#NaNoWriMo2017 Wrap Up – So How’d You Do? #IARTG #amwriting #amediting #Walker

We’re now three days post-NaNo, and winners across the internet are crowing about their victories. Some wrote well in excess of the required 50,000, while others squeaked by with only a word or two to spare. What was my total, you ask? Um, around 30,000.

Okay, less than 30,000.

Merrowkin

placeholder cover for Merrowkin

This marks the second consecutive NaNo where I haven’t met the 50,000 finish line, and honestly I’m okay with that. While I certainly don’t take on challenges without intending to meet them, I had a few things going in in my writing life that took precedent. Here they are, in no particular order:

  1. I had to prep and finalize the marketing plan for Walker, which releases on December 5.
  2. I completed a round of revisions on a short story that has been accepting to an anthology, releasing in March 2018.
  3. A writer friend contacted me, needing help with his own story (since his story concerns folklore and tattoos, I was uniquely qualified).

There were also the million and other distractions that life throws at us every day. While I probably could have burned the midnight oil and squeezed out another twenty thousand words, I concentrated instead on the quality of my prose rather than the quantity. In doing so, I leaned several valuable things about my story:

  1. I need to decide if it will be a mystery or a coming of age.
  2. I need to increase the stakes earlier in the story.
  3. I must decide how much of a paranormal element I want to include, since right now it could go either way.

Most importantly, I learned that I’m still in love with this story–because lets face it, we’ve all gotten wrapped up in projects we ended up hating. I’ve cleared some time in January, and hope to complete the full plot at that time. After that, it should all come together rather quickly.

Crap. I just jinxed myself, didn’t I?

Have you preordered Walker (Gallowglass #2)? It’s only 99 cents, but it won’t stay that cheap for long.

2017-667 Jennifer Allis b02

 

Walker (Gallowglass #2)

Preorder here –> http://amzn.to/2idd1pq

Who is hunting the gallowglass?

When Karina and Robert relocated from Scotland to New York, they expected things to settle down. New York is known for many things, but a hotbed of supernatural occurrences isn’t one of them. Karina returned to her life as a graduate student, and agreed to teach a class over winter break. That was when things got weird: first she and Robert encountered an angry centaur, then a fairy enrolled in her class, and Karina learned that her mentor just might be a deity. When the Seelie King started making unannounced visits to Karina’s apartment in the middle of the night and warning her and Robert to be careful, she knew things were serious.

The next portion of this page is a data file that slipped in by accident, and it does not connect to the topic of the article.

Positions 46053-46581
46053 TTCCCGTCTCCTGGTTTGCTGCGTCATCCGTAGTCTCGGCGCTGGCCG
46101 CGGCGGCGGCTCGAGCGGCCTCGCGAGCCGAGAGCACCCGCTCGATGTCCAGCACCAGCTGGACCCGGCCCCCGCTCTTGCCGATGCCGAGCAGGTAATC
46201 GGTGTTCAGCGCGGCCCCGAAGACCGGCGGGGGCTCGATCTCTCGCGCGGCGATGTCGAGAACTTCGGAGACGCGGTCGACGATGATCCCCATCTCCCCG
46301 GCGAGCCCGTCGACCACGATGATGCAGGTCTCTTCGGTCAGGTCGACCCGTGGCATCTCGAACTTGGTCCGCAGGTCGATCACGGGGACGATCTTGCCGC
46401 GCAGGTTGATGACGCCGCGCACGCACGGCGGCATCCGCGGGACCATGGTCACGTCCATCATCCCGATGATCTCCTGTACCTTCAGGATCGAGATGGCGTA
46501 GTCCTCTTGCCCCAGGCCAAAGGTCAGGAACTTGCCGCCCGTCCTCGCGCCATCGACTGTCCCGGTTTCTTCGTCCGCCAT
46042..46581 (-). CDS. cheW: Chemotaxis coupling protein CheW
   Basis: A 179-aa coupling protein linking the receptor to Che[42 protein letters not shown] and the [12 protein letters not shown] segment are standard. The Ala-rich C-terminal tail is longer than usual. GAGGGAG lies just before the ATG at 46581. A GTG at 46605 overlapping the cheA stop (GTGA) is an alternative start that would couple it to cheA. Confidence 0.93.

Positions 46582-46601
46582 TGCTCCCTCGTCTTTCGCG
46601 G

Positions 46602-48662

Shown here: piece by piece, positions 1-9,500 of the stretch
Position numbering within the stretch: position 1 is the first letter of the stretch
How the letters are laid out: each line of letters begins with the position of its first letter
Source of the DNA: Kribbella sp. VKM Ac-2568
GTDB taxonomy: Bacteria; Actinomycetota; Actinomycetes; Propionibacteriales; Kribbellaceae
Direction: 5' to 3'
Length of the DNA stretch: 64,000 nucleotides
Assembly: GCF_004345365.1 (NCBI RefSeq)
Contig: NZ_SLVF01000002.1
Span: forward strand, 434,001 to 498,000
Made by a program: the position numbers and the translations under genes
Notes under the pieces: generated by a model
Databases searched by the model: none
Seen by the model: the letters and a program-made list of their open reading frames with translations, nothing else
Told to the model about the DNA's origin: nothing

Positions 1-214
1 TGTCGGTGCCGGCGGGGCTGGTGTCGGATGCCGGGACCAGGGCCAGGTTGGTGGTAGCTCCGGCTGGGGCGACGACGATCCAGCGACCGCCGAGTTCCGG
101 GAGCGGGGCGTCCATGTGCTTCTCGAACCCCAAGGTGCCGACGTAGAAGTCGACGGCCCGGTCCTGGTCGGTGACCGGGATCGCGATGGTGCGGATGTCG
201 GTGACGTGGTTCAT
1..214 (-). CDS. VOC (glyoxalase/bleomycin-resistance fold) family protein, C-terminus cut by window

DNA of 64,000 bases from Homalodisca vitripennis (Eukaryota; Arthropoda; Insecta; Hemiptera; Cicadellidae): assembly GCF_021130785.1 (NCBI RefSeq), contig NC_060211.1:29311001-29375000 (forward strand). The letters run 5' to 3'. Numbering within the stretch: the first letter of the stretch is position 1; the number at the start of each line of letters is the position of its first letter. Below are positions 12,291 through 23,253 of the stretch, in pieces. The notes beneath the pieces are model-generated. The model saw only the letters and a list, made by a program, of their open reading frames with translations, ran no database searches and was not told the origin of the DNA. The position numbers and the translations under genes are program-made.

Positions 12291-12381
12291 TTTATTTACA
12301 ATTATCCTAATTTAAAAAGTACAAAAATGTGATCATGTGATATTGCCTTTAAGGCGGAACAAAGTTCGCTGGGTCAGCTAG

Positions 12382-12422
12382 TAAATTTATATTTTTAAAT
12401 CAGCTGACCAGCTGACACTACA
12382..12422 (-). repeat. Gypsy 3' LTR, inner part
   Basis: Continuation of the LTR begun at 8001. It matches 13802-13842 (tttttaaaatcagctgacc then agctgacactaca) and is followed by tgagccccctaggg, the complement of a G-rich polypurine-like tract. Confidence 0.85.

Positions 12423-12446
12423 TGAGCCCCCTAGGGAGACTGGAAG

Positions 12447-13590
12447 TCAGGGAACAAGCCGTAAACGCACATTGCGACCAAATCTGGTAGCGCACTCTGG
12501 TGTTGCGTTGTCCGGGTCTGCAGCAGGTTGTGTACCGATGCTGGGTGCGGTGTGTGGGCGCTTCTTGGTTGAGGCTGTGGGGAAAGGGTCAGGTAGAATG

All of these events led to a single question: Who doesn’t want the gallowglass on American soil?

Meanwhile, Chris has problems of his own. The university grudgingly restored his teaching position, his agent and publisher are hounding him for a sequel to his worldwide bestseller… and he wonders if he can teach again. Write again. Hell, he can barely even speak to a woman after what happened between him and the Seelie Queen. Then a woman—a fairy woman—comes into Chris’s life, and damn it all if he doesn’t want her to stay there.

The god plays their hand, and the Seelie King calls Robert to his side. Alone and more frightened than she’s ever been, Karina tries to solve the mystery of who is hunting the gallowglass. Will Karina find the answer in time, or will Robert be lost forever?

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Writer Wednesday: How To Research Your #NaNoWriMo project #amwriting #IARTG

Hello readers and writers! Last week we talked about the three steps to NaNoWriMo success. this week, I thought we’d dive a bit deeper into the first item on the list, research.

Research is just as important to your work as proper grammar. You need to have a working knowledge of what you’re writing about, and you need to integrate concepts seamlessly into your work. Nothing, and I mean nothing, will kick a reader out of a story faster than an obvious error on the author’s part.

Some resist research (I get it, research is hard) and use the excuse of having built a second world, usually in a fantasy or science fiction setting. That’s all well and good–and you get to make up place names and holidays for whatever society you’ve created–but what about those aspects of your world that are common with the one we live in? For example, horses and guns.

People get horses and guns wrong all the time. In the case of horses, I’ve read books where the characters ride for hours or maybe even days, and never stop to rest or feed their horses. They also never remove their tack, never rub them down… Really, the list goes on. These poor fantasy horses are not happy!